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Preparation for Electronic Careers

 

Electronics is the science that studies the behavior of electron flow.  The field of electronics is very diverse, and career opportunities are available in many areas.  With the development of small, fast, and reliable components, electronics has found its way into a host of other fields.  New technology is being developed at a very fast rate – therefore, its future is limitless.  Electronics has become the facilitating force behind research and development.  Problems are first defined and then solved through electronic means. 

Students begin with a thorough study of the theory of electricity as well as electronics.  These studies include the theory and operation of electronic devices, electronic circuits, and the test equipment used in circuit testing.  A student must also focus on installation, testing, troubleshooting, repair, and construction of electronics devices and systems.  Equipment typically used in electronics training include: analog volt-ohm-meters, digital multi-meters, oscilloscopes, function generators, DC power supplies, AC power supplies, specific testing equipment, computer generated diagnostic programs, and other testing equipment. 

Students must not merely absorb the facts of electronics theory; they must also develop their skills in reasoning and analysis.  Reasoning and analytical skills are further enhanced through hands-on laboratory experiments.  To succeed in electronics courses, the student must sharpen and hone four critical proficiencies.  He or she must master reading, listening, mathematics, and technical knowledge.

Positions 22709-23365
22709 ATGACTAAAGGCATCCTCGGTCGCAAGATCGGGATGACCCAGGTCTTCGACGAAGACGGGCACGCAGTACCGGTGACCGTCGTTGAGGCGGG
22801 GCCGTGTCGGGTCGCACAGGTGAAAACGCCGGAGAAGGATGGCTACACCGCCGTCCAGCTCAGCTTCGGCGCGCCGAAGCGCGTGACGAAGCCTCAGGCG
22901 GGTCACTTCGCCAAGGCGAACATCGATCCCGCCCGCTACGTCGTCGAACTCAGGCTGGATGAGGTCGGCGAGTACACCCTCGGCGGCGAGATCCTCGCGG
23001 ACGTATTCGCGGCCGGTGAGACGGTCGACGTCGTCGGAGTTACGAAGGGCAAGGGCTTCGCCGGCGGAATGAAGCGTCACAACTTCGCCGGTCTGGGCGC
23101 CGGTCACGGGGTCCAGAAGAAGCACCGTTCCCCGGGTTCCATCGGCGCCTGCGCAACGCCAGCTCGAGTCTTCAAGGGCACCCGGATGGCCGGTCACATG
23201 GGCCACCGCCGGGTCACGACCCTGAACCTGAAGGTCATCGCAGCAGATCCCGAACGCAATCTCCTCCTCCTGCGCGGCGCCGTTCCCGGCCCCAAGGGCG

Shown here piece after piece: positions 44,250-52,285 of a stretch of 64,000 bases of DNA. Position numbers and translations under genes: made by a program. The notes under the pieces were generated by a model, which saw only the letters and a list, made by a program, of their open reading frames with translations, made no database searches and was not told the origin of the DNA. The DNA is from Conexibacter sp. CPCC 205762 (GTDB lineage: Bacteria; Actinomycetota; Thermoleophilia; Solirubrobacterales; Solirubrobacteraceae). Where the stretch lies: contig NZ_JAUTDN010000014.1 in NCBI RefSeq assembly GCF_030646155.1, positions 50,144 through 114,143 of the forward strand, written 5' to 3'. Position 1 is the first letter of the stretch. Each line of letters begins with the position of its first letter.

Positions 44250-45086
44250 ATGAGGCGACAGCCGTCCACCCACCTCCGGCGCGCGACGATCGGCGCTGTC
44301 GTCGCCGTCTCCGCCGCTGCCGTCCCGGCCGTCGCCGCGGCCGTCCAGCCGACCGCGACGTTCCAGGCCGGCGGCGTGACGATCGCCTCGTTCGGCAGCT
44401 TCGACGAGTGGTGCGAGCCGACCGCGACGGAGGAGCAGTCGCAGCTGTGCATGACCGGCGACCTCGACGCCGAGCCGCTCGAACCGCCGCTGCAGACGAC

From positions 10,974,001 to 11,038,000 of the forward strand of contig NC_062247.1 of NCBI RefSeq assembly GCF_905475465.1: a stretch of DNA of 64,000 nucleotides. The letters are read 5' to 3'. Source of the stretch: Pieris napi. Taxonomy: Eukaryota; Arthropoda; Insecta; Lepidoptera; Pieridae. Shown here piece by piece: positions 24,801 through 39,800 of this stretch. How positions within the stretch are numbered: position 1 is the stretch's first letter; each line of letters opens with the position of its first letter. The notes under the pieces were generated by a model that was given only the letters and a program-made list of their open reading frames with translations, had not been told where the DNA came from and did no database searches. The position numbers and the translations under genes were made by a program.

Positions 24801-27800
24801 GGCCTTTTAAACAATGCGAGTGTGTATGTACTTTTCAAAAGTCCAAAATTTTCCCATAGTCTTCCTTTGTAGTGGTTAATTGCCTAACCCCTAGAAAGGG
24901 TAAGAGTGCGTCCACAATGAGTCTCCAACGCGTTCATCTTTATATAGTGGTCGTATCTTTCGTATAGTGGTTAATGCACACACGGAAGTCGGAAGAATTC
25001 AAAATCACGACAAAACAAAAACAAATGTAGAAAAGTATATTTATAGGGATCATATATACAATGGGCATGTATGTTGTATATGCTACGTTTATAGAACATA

Technicians that can provide an employer with problem solving skills, analytical skills, and teamwork concepts are in high demand.  Technicians must be willing to continually upgrade their skills.  An electronics technician is not a "one-dimensional" person – he or she must have many facets and must possess a variety of skills and abilities. 

Most employers prefer to hire technicians who have both a thorough understanding of the basics and the ability and eagerness to grasp new concepts and techniques.  Employers will provide the training on specific items of equipment, usually during the work hours and at full pay. 

 

January2008©MDH

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